I have a genuine optimism about New York in 2108. The city will be the international city to live in. It’s just that we won’t be able to afford it. The financial capital of the world will be probably Dubai or Beijing, and New York will be owned by Chinese and Arab investors, among others. Travel will be much faster and more fluid, and coming to New York from the Emirates, say, will be as easy as going to Mecca. It’ll be like a country place for the wealthy elite of the world. “Oh, yeah, I have a country place — I have the Essex House.”
If I’m a guy sitting on top of $200- or $300-a-barrel oil, how can I not own a borough? “Hey, what borough do you own? I got this Queens borough. They even throw in a bridge.”
We have a few guys who will be able to step up. Lloyd Blankfein, chief executive officer of Goldman Sachs, just got $70 million; that’s definitely two-bedroom material. And Dick Fuld of Lehman — count him in.
The rest of us can live in Schenectady or Plattsburgh. We can come here on the weekends and stay at a nice hotel in Astoria. I’m telling you, New York will be an amazing place to visit.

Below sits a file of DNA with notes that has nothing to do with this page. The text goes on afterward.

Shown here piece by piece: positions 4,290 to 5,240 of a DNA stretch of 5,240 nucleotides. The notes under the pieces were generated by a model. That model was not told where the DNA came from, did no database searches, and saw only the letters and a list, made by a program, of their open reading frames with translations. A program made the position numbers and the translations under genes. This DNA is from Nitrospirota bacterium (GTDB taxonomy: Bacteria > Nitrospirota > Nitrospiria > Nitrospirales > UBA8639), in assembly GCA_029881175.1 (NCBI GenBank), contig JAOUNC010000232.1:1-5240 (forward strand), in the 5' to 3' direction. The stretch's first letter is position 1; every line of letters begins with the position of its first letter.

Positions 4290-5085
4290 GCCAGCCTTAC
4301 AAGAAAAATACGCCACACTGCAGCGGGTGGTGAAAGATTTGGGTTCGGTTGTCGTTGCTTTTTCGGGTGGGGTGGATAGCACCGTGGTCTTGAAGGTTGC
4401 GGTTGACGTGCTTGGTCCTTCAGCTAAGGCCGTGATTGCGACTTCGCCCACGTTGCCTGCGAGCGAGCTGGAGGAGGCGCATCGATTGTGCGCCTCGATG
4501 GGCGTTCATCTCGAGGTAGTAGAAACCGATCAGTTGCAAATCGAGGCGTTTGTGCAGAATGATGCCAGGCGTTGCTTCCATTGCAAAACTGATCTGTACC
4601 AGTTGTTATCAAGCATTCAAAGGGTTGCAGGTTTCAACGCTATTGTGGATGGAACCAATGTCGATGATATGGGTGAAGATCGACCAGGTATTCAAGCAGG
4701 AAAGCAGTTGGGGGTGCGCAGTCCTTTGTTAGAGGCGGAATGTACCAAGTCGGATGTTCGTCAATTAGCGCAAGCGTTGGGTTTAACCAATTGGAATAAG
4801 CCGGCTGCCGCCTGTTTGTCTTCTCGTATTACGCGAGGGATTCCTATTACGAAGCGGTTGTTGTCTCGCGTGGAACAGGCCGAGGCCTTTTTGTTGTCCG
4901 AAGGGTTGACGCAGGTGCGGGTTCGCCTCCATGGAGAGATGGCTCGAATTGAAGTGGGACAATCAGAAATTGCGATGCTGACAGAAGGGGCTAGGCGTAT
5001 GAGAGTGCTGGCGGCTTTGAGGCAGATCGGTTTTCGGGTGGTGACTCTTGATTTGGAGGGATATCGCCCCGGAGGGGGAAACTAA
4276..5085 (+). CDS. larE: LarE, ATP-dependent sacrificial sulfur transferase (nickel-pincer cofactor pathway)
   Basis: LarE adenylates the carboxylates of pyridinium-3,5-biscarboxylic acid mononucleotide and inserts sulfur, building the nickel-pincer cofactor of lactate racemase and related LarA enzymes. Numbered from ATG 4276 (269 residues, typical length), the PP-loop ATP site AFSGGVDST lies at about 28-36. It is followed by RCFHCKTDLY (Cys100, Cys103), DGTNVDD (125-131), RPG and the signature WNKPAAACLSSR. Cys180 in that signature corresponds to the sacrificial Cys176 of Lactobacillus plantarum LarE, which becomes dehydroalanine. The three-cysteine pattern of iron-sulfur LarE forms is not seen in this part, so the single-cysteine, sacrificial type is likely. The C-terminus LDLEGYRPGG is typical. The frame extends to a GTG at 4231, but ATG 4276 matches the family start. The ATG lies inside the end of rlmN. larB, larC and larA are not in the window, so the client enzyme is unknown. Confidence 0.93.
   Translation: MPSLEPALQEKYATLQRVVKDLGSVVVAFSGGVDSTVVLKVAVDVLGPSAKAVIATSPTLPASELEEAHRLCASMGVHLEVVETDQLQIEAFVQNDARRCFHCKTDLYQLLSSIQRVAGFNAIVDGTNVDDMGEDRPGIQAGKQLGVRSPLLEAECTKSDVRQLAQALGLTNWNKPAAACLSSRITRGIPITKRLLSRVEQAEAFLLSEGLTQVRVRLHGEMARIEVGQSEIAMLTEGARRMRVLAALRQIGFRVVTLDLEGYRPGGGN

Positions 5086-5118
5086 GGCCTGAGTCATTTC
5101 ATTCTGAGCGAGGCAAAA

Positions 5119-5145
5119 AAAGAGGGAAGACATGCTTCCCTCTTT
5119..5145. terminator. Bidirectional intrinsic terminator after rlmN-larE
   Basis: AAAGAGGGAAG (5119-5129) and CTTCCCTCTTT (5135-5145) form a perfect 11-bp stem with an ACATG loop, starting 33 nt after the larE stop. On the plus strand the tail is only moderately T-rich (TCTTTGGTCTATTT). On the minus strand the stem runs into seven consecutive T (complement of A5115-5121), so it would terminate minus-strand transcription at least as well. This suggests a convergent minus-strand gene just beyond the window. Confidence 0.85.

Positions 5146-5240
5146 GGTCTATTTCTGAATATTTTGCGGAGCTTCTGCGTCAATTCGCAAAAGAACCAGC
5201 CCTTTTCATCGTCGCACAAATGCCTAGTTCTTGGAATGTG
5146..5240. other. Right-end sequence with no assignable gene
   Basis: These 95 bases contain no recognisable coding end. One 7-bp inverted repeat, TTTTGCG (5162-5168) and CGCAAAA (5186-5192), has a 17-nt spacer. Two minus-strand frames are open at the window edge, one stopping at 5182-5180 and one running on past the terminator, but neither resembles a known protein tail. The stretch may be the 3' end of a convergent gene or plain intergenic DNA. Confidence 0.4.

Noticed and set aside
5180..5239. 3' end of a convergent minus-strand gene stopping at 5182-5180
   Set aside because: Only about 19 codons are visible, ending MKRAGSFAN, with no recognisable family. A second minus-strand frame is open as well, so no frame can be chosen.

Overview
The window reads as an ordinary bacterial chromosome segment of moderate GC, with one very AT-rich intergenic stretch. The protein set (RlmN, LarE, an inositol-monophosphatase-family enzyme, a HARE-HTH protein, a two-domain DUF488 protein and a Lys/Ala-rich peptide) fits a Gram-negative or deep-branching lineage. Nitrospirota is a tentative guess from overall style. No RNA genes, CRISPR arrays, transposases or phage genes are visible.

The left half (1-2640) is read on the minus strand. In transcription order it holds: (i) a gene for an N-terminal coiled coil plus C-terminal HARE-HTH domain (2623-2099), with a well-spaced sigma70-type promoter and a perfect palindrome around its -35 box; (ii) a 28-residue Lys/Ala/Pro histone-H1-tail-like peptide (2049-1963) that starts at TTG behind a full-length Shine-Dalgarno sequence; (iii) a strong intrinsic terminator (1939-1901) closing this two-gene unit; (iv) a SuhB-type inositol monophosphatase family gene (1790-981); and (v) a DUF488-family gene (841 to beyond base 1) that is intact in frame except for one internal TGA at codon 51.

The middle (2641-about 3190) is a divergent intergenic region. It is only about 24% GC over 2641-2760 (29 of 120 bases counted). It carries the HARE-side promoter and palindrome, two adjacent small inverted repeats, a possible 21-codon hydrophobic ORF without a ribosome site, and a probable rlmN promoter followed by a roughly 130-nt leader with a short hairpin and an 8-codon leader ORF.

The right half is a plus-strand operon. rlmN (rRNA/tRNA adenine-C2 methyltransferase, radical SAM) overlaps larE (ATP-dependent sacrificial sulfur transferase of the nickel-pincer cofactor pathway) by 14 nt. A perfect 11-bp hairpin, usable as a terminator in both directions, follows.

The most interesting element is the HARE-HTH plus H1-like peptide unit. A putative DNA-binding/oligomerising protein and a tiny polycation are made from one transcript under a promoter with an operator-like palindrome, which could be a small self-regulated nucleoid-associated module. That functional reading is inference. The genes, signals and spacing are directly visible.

Anthropologist-in-residence, New York City Department of Sanitation
Assuming there’s still a tourist trade to New York a hundred years from now, people will visit Fresh Kills landfill the way tourists go to the cemeteries in France. It will stand for us as a grand monument, like the Great Wall of China.
The lower layers of Fresh Kills are so tightly compacted that there’s no chance for microbes to get in there to eat things, so you have very well preserved hot dogs, for instance, that you assume rot over time. And newspapers and CDs and DVDs, cassette tapes and eight-tracks and videos by the zillion.
In 2108, somebody may have the curiosity or foresight to excavate the landfill to learn about the culture that created this vast repository. They will do it, too, because there will be a lot of resources that can be mined, like tin cans.
Garbage won’t be garbage anymore. Sanitation workers won’t throw it away; they’ll take it to vast reuse centers. They will be heroes because people will recognize how sanitation workers are keeping the city alive.
BILL T. JONES